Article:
The case is an example of the issues that arise out of the timing of right-to-sue letters from the Equal Employment Opportunity Commission.
The EEOC issued a right-to-sue letter to Lenworth Bunting on May 15, 2017, and there’s a presumption that he received it three days later on May 18, 2017. Bunting had 90 days from that date to file his lawsuit.
But he claimed he didn’t physically have the letter until May 30, 2017, because he was seldom at his residential address. Courts have grappled with whether a letter is considered received on the date actually obtained, on on the date it would have been obtained by someone acting diligently.
But even assuming that Title VII of the Civil Rights Act of 1964’s limitations period started May 30, Bunting was required to file his Title VII claims in federal court on or before Aug. 28, 2017. He filed his complaint Aug. 29.
Title VII’s time limits are strict and can’t be extended by even one day without a recognized equitable reason, even in a pro se case like this one, the U.S. Court for the District of Connecticut ruled Jan. 16.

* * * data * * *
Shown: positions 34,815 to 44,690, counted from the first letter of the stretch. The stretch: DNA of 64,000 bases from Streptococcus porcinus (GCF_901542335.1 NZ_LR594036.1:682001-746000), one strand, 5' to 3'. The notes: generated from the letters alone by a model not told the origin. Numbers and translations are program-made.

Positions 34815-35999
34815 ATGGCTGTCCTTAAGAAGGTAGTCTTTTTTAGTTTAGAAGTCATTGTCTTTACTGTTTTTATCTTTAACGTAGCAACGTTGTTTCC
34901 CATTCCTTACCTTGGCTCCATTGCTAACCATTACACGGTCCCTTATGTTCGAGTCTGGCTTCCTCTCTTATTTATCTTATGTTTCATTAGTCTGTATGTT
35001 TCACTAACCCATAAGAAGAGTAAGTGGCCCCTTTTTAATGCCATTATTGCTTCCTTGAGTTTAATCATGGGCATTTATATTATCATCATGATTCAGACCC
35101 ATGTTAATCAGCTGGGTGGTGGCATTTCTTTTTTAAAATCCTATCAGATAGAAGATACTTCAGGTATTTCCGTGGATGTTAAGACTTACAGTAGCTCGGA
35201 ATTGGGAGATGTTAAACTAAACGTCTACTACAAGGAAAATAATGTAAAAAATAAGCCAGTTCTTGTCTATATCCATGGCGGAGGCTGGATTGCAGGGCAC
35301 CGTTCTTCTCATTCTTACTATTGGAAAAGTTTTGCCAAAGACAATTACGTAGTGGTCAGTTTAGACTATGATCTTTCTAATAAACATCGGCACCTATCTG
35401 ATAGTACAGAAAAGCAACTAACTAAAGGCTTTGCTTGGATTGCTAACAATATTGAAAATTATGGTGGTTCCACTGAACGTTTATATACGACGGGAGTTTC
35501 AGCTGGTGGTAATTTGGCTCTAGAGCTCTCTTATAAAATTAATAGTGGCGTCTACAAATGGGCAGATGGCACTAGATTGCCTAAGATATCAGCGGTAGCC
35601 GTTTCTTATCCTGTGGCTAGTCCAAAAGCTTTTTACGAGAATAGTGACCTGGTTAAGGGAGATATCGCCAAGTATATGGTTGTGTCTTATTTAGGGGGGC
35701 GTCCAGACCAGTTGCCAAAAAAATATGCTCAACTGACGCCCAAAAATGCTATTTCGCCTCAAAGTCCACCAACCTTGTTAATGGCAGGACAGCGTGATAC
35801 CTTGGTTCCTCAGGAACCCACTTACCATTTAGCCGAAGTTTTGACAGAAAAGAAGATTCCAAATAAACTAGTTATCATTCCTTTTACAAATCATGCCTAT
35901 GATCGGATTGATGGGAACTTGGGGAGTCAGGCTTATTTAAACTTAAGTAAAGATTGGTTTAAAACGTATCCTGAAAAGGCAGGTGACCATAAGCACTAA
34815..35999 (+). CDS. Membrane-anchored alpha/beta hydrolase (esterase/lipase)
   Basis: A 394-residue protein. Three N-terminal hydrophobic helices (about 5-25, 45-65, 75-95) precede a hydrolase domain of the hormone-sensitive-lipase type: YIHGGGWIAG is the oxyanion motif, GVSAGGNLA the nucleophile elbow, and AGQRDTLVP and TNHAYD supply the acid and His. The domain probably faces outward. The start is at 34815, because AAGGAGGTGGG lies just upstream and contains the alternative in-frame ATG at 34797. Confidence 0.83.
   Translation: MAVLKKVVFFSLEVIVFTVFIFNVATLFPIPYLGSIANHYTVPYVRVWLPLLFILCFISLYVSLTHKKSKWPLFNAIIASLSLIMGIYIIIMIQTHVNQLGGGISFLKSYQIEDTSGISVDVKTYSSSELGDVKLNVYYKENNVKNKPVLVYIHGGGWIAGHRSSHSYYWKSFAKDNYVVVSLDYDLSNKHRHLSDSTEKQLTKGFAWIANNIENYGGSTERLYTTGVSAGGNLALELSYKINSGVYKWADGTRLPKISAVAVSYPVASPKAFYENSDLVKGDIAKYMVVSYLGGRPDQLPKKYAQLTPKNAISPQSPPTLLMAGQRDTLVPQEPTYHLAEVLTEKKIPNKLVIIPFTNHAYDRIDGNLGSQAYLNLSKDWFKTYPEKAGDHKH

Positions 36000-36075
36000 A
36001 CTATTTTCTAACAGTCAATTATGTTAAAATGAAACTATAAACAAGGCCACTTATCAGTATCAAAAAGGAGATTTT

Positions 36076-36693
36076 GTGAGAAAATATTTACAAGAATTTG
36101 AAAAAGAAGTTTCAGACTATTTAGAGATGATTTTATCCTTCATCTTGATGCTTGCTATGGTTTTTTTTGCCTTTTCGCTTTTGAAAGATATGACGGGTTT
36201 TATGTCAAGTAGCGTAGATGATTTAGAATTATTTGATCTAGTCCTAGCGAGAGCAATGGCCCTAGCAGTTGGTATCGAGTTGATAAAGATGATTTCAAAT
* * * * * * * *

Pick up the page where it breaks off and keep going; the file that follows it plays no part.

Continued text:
Bunting didn’t act diligently when he ignored the letter’s clear instructions to file his federal lawsuit within 90 days of receiving it, the court said.
The court also noted Bunting had filed timely Title VII claims in federal court before.
Kellogg is entitled to judgment on the race discrimination claim because Bunting didn’t first bring that claim before the appropriate administrative agency, the court said.
Bunting was fired after a physical altercation with a co-worker, who Bunting said sexually assaulted him by grabbing his chest and bottom. The co-worker told Kellogg managers he accidentally bumped into Bunting, and Bunting responded by punching and choking him, according to the court.
Bunting represented himself. Barnes & Thornburg LLP and Ouellette, Deganis & Gallagher, LLC represented Kellogg Corp.
The case is Bunting v. Kellogg’s Corp., 2019 BL 15129, D. Conn., No. 17-01445, 1/16/19.